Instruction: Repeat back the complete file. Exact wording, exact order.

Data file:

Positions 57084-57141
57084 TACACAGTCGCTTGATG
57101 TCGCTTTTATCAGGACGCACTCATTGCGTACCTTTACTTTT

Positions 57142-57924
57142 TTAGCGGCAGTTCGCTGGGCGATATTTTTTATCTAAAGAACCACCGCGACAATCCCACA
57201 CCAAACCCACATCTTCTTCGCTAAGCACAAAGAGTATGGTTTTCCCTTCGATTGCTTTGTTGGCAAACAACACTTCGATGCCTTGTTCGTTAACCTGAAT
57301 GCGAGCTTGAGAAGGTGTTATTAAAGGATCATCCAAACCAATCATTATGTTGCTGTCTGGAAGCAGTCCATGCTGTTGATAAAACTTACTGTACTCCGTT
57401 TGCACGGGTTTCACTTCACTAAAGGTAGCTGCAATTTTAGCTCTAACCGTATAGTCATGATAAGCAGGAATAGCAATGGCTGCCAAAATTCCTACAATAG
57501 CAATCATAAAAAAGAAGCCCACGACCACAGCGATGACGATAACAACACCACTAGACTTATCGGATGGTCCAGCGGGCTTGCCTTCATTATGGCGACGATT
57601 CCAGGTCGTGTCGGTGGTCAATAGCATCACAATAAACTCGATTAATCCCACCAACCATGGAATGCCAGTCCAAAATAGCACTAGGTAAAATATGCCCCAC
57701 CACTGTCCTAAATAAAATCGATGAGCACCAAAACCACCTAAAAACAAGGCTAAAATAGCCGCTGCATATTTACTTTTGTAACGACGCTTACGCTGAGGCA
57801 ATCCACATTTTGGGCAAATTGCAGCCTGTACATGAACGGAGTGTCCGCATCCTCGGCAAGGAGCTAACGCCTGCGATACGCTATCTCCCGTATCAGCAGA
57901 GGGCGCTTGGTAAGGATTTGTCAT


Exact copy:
Positions 57084-57141
57084 TACACAGTCGCTTGATG
57101 TCGCTTTTATCAGGACGCACTCATTGCGTACCTTTACTTTT

Positions 57142-57924
57142 TTAGCGGCAGTTCGCTGGGCGATATTTTTTATCTAAAGAACCACCGCGACAATCCCACA
57201 CCAAACCCACATCTTCTTCGCTAAGCACAAAGAGTATGGTTTTCCCTTCGATTGCTTTGTTGGCAAACAACACTTCGATGCCTTGTTCGTTAACCTGAAT
57301 GCGAGCTTGAGAAGGTGTTATTAAAGGATCATCCAAACCAATCATTATGTTGCTGTCTGGAAGCAGTCCATGCTGTTGATAAAACTTACTGTACTCCGTT
57401 TGCACGGGTTTCACTTCACTAAAGGTAGCTGCAATTTTAGCTCTAACCGTATAGTCATGATAAGCAGGAATAGCAATGGCTGCCAAAATTCCTACAATAG
57501 CAATCATAAAAAAGAAGCCCACGACCACAGCGATGACGATAACAACACCACTAGACTTATCGGATGGTCCAGCGGGCTTGCCTTCATTATGGCGACGATT
57601 CCAGGTCGTGTCGGTGGTCAATAGCATCACAATAAACTCGATTAATCCCACCAACCATGGAATGCCAGTCCAAAATAGCACTAGGTAAAATATGCCCCAC
57701 CACTGTCCTAAATAAAATCGATGAGCACCAAAACCACCTAAAAACAAGGCTAAAATAGCCGCTGCATATTTACTTTTGTAACGACGCTTACGCTGAGGCA
57801 ATCCACATTTTGGGCAAATTGCAGCCTGTACATGAACGGAGTGTCCGCATCCTCGGCAAGGAGCTAACGCCTGCGATACGCTATCTCCCGTATCAGCAGA
57901 GGGCGCTTGGTAAGGATTTGTCAT